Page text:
Your cooperative skills mean a lot when it comes to productivity and well-being but so does your style of conflict.
To support at constructive – and productive – teamwork it can be helpful to agree on what to do when disagreements and conflicts arise.
In these situations it may be good to know what strategies each person will automatically use, what that will result in, and how to utilize the strengths of the different styles of conflicts in the group.
There is not a right way to handle conflict. This depends on the situation and the need.
5 different styles and how each style is recognized
The Thomas-Kilmann model of conflict describes 5 styles of conflict. Each profile has strengths and challenges depending on the situation and the amount in which they are expressed.
Competing – “I’m in charge”
- This style is good if there is a need to fight for something or someone, set a clear limit or in any way challenge the norms.
- There is a large commitment to the case and a low commitment in the relation to others. It is about winning the war not regarding relational loses.
- This style is controlling, competing and impatient when it comes to conversation and data gathering.
Collaboration – “Let’s fix this together”
- This style is good at uncovering all aspects and possibilities and choosing a mutual solution based on sober information. It will take longer to produce results, but it is typically worth-while.
- There is a big commitment to the case AND the relation.
- This profile gathers information, engage in dialogue, look for alternatives and have an interest in every point of view, all values and all needs.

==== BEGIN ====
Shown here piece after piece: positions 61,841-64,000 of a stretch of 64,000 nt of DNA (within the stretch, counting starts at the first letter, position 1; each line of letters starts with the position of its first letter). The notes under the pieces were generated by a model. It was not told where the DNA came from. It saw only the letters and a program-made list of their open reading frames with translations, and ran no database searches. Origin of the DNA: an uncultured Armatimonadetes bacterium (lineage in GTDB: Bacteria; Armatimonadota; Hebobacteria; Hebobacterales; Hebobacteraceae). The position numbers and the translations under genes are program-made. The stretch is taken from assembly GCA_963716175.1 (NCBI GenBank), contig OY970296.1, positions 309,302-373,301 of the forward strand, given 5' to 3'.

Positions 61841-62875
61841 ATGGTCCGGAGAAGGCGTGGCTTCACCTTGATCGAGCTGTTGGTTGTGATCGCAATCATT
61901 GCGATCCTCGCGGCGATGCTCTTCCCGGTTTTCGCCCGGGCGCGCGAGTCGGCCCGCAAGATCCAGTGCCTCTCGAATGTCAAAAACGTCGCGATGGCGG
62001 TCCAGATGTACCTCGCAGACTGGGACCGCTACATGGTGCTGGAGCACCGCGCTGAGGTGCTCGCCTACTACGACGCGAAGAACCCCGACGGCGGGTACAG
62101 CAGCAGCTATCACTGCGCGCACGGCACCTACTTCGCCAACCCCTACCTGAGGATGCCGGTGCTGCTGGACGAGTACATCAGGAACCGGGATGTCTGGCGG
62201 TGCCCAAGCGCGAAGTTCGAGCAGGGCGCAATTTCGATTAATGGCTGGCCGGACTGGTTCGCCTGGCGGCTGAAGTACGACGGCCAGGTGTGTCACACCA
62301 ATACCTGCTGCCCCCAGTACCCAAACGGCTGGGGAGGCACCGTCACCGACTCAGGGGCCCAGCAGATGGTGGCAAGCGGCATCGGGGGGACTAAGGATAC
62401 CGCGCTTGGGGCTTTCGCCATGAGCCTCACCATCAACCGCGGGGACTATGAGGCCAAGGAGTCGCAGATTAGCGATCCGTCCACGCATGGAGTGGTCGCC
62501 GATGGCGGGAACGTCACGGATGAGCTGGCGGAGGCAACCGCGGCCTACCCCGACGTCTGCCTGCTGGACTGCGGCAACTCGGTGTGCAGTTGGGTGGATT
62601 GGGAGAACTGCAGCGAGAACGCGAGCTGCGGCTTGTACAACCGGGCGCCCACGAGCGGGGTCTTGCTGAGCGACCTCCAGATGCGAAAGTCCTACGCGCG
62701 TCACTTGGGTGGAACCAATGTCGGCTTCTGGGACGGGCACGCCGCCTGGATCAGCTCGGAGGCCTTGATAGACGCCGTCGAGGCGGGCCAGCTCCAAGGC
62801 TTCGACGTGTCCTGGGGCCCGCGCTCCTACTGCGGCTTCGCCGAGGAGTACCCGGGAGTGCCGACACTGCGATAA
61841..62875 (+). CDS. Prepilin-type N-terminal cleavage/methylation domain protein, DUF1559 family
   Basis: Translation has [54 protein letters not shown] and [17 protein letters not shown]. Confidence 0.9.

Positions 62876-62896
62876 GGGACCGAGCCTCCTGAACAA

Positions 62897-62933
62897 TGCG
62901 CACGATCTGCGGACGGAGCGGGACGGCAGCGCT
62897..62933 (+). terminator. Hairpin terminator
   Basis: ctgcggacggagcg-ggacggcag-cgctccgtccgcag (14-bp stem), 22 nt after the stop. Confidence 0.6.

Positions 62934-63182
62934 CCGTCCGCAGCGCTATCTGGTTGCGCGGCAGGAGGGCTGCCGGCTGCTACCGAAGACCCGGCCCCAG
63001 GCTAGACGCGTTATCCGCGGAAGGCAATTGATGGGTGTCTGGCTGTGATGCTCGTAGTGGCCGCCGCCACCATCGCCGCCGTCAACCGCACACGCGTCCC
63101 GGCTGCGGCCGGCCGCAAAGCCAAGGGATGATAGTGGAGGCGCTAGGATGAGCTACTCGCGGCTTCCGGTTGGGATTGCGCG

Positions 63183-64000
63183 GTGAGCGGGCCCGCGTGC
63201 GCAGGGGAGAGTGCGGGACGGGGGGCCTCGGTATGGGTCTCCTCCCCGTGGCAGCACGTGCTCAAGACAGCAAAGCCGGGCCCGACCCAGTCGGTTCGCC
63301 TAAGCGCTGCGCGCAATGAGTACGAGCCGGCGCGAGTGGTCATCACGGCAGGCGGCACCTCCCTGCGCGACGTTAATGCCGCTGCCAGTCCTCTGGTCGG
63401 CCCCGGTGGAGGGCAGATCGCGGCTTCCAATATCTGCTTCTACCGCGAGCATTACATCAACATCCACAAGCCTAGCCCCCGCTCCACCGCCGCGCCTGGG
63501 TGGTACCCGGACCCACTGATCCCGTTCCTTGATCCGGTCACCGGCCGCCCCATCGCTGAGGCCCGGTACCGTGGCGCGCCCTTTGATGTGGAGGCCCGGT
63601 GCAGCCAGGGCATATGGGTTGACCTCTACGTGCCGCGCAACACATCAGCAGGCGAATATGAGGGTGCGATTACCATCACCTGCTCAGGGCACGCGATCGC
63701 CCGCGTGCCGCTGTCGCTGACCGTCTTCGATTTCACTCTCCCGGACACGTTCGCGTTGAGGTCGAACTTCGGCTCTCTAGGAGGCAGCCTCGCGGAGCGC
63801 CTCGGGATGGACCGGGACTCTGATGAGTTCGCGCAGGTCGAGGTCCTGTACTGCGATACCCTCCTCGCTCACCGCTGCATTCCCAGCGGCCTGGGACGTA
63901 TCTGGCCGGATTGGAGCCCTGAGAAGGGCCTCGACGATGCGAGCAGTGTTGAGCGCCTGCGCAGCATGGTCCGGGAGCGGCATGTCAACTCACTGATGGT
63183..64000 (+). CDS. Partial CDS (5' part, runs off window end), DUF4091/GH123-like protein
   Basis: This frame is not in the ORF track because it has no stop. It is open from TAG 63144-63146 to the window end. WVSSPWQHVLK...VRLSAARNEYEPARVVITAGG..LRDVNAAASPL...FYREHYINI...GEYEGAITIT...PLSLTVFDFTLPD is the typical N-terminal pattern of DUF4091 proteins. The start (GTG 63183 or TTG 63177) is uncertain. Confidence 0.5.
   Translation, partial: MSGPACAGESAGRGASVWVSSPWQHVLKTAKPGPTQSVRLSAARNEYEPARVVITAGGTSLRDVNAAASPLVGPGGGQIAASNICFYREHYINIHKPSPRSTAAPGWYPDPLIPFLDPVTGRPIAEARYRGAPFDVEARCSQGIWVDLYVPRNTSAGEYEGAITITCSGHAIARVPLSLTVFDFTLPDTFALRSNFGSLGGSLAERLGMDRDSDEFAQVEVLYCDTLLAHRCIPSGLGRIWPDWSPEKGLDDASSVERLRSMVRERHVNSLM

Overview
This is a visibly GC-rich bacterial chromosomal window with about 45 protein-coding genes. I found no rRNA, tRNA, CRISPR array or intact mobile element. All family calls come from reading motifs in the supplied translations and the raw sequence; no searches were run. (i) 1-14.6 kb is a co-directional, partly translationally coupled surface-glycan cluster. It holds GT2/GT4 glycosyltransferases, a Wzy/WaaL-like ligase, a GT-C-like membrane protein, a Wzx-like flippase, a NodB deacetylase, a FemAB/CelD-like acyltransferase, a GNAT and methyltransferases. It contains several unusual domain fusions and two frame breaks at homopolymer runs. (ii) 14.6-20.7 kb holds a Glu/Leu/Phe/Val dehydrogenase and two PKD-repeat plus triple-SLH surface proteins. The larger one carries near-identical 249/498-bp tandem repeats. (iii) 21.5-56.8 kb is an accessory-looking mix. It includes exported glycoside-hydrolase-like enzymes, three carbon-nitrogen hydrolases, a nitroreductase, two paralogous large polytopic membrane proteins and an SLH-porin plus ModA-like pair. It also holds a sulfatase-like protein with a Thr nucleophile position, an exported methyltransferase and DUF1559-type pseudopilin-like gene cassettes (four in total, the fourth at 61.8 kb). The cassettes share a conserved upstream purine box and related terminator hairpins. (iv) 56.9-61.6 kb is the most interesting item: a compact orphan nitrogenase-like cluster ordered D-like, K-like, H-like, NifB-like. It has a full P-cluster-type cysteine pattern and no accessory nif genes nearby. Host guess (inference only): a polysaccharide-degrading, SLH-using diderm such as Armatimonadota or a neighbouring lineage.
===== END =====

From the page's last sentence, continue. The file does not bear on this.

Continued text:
Compromising – “I’ll budge if you do too.”
- This style might be appropriate if not much is at stake. Used in the right way it might make time and room for bigger issues to have attention.
- Commitment is intermediate to both case and relation. Neither big or small.
- This profile tries to decrease the expectations of the others, negotiates, gives and takes, and is careful.
Avoiding – “Conflict – what conflict?”
- This style is good if a lot of tension is present. It might be useful, then, to defuse and not (unnecessarily) fuel the fire. It might also be a useful strategy to protect oneself.
- This avoiding style shows low commitment to the case and to the relation with others.
- The profile will step back or avoid getting involved.
Accommodating – “You decide”
- This style is good to let everyone feel seen and heard and to calm troubled waters. It might be necessary to make room for problem solving.
- The commitment to the interpersonal relationships is great but small to the case. The most important thing is to feel good.
- This profile moderating and soothing and is typically very interested in the views and accept of others.
How do you extend your personal conflict style
Few of us have only one style. We have several assets. Still, there is reason to develop and to gain understanding of others.
The more you develop yourself, the better you know your personal style of conflict and can manage it constructively. It also means that your understanding and accept of other styles are larger and you will find it easier to adapt your response to what is needed in that specific situation.
If you find it easy to fight you might fight in a more constructive way if you practice stepping back and listen or seek information. If you find it easy to step back, you might contribute more if you practice speaking up.
If you always consider all options, you might practice prioritizing in what situation a quick solution is needed.
If you are the person who always tries to make people get along then put on the clothe of a problem-solver and try looking for a third – common – solution. And if you are always busy making sure everybody is okay both the fellowship and the bottom line might benefit from hearing your ideas. You might have thought of something that the others have not, which might loosen the conflict.
When you are aware of your different style of conflict (or styles) in the team you will not have fewer disagreements. But you might be able to exploit differences and disagreements more constructively.